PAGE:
Magali Duzant: The Moon and the Stars Can be Yours
Should I stay in New York City? Will I find happiness? Will I find love that lasts? Is there luck in my future? Should I continue to make art? These are just a few of the central questions posed in Magali Duzant’s book The Moon And Stars Can be Yours : Notes on Subway Psychics.
Many artists ask such questions repeatedly over the course of their lives. Duzant uses them here to structure her, “freewheeling investigation into the rise of contemporary spiritualism in an age of uncertainty.” Notably, this book was released in fall 2019. In just a few months the phrase, “age of uncertainty,” holds new meanings and significance. In this sense The Moon and Stars feels eerily prophetic. Yet this unexpected resonance is certainly appropriate for a book that encompasses a comprehensive historical and practical investigation of psychics.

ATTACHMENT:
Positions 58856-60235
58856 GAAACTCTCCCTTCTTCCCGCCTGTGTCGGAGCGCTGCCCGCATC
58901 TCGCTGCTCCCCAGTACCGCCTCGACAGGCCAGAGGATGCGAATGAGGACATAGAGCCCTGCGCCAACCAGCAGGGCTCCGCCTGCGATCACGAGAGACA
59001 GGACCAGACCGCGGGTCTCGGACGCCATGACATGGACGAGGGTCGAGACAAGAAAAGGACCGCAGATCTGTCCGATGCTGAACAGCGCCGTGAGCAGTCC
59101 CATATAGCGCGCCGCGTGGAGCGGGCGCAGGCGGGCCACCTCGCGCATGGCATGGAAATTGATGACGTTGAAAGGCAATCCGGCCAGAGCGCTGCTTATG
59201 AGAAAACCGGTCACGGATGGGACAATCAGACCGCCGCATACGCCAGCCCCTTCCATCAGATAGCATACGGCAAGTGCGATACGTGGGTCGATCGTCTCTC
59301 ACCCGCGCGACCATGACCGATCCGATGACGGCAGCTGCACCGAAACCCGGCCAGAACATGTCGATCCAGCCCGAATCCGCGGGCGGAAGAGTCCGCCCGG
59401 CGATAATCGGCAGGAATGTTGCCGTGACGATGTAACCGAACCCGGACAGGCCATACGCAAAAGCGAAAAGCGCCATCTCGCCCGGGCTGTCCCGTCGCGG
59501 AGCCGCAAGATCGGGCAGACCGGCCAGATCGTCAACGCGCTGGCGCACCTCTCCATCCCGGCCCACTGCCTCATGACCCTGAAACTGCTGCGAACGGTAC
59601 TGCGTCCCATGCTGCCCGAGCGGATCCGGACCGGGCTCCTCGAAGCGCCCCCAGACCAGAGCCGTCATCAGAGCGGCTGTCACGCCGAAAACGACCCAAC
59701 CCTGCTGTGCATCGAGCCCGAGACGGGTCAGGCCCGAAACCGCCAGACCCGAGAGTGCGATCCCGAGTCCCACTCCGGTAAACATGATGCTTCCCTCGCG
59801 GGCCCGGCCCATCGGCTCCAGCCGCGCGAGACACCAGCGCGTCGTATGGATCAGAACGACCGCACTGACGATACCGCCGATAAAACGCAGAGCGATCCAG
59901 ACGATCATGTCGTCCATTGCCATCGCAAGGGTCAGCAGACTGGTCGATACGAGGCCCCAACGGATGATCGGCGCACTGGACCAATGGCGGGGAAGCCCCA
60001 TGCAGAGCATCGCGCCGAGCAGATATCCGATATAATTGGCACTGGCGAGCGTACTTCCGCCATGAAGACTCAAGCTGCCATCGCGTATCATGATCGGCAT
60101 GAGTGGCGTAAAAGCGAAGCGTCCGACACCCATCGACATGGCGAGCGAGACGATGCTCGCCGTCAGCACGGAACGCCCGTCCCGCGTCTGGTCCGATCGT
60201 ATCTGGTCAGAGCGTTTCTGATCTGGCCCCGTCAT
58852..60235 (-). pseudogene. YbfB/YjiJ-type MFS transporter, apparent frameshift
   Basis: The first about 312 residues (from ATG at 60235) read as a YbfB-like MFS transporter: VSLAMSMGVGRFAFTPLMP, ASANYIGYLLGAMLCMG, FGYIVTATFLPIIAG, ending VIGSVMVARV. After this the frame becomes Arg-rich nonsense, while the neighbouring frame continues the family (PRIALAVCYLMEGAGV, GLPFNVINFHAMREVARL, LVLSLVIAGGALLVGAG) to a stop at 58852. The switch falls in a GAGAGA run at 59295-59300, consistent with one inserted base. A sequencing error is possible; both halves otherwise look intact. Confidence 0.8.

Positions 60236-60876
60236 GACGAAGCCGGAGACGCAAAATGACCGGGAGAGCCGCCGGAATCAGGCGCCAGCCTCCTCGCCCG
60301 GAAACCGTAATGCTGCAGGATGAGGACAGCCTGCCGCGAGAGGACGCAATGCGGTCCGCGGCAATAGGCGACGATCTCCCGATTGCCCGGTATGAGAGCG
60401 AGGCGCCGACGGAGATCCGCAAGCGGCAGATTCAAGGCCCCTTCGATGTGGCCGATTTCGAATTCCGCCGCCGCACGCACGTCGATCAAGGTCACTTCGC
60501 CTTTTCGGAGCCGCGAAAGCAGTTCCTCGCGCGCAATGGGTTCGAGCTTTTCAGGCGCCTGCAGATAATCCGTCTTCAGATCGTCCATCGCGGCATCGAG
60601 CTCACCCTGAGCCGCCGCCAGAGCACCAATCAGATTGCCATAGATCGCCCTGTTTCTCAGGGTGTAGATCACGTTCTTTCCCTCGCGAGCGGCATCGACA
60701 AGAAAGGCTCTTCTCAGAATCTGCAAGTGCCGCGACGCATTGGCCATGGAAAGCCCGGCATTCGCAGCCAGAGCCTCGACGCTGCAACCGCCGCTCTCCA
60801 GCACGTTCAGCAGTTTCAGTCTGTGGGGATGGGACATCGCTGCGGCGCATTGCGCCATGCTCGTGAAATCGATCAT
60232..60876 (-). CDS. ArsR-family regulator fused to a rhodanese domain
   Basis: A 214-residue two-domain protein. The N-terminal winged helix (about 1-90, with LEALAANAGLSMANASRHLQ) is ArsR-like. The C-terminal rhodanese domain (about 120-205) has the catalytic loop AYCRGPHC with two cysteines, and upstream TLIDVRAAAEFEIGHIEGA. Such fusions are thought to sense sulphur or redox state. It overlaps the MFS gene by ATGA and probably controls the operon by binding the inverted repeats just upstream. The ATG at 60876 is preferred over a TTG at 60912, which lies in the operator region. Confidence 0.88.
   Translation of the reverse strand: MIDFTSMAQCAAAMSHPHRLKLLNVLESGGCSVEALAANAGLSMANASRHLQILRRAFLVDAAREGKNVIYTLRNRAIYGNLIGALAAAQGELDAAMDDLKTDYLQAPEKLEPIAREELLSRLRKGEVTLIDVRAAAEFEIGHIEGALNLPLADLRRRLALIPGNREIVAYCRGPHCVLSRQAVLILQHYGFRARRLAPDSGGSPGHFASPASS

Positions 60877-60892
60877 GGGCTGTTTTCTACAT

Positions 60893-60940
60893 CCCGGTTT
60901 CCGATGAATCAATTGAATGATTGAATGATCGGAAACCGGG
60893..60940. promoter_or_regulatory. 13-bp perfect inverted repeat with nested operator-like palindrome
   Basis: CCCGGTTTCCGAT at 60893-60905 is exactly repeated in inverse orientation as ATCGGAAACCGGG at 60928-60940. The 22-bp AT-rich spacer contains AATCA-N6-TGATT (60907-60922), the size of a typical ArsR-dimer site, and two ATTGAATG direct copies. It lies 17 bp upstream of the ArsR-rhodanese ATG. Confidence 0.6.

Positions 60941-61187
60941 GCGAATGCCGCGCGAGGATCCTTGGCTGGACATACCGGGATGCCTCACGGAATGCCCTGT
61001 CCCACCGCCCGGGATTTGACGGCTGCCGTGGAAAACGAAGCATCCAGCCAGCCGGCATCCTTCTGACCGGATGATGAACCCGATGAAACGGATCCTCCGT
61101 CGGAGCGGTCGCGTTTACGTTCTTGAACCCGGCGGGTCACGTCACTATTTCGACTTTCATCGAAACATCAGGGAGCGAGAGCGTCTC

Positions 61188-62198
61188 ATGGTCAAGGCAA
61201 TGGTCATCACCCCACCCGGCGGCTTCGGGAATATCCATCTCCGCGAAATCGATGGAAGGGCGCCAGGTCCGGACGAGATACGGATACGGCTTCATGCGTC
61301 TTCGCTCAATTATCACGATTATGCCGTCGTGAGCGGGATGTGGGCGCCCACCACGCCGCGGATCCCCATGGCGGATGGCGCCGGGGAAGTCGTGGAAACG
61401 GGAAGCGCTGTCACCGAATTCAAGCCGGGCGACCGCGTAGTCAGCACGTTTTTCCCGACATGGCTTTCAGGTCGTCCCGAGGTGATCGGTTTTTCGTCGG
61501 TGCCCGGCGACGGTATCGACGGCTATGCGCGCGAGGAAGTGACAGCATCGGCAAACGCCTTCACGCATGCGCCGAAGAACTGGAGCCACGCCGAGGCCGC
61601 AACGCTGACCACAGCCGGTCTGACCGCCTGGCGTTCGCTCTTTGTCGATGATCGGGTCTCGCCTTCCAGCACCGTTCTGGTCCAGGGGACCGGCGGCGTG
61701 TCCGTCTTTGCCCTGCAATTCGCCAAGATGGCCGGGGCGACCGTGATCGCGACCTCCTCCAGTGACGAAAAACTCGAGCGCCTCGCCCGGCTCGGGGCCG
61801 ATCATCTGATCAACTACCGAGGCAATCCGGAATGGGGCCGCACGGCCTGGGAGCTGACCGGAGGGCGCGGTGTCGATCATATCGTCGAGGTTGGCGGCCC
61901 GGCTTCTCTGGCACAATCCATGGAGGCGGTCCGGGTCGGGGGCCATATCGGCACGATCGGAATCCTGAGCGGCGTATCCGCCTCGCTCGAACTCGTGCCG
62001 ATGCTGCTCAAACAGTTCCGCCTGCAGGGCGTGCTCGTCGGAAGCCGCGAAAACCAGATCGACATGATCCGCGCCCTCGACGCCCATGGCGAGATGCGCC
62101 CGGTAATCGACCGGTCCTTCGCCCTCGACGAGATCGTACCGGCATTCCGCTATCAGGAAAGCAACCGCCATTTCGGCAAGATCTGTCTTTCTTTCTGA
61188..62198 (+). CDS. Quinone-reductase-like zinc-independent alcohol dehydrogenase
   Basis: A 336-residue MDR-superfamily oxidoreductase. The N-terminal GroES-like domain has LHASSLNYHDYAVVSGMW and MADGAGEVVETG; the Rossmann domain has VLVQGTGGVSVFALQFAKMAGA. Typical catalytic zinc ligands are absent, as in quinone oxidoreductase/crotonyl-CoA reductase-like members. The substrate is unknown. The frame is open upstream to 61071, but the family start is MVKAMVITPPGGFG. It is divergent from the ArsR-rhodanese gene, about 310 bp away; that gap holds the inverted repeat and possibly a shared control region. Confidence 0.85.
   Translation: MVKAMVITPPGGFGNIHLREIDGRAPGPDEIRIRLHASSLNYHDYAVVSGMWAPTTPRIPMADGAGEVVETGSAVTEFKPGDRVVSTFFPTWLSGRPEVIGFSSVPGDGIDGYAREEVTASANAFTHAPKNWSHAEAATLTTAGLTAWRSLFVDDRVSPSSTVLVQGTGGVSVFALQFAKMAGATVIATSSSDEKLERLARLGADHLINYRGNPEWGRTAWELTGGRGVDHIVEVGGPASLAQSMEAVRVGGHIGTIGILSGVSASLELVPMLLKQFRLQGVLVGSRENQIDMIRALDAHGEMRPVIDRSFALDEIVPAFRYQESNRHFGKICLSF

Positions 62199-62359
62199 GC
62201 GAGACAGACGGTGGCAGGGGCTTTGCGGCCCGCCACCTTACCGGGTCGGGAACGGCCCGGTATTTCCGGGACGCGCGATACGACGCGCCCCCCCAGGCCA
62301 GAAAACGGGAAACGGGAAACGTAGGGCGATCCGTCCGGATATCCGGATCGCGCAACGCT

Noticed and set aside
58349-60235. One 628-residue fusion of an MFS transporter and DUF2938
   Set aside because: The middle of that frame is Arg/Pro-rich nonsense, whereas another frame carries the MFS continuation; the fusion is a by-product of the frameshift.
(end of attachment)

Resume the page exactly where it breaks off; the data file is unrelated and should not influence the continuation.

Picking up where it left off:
The title of the book itself is derived from the ubiquitous ads for the spiritual consultant, Keano, in the New York City subway system. The Moon and Stars Can Be Yours; I am simultaneously captivated by and skeptical of such a bold promise in either a book title or commercial. However, in assuming that the title phrase is a promise, as opposed to a possibility, I’ve just telegraphed my willingness to go down the rabbit hole. Luckily Duzant is an expert guide to the largely unmapped, though pervasive, world of psychics in her hometown. And to make a map suitable for this slippery subject, she skillfully deploys a wide variety of approaches to imagemaking and writing.
Throughout the book Duzant moves between prose, poetry, journalism and memoir. She also incorporates texts and images collected from a variety of sources including the New York Public Library Picture Collection, newspaper clippings, academic texts, email correspondence, daytime talk shows, and the aforementioned subway flyers. The Moon and Stars Can Be Yours is a highly researched and omnivorous photo-text. It fully integrates and gives equal weight to both photographs and text. Duzant also embraces the plurality of meanings that can be ascribed to every component. The images of hands that pervade the book embody this deliberate obliqueness. These tightly cropped images often depict hands being grasped or examined, but the meaning of these apparent rituals is open-ended. Are these gestures caring or coercive?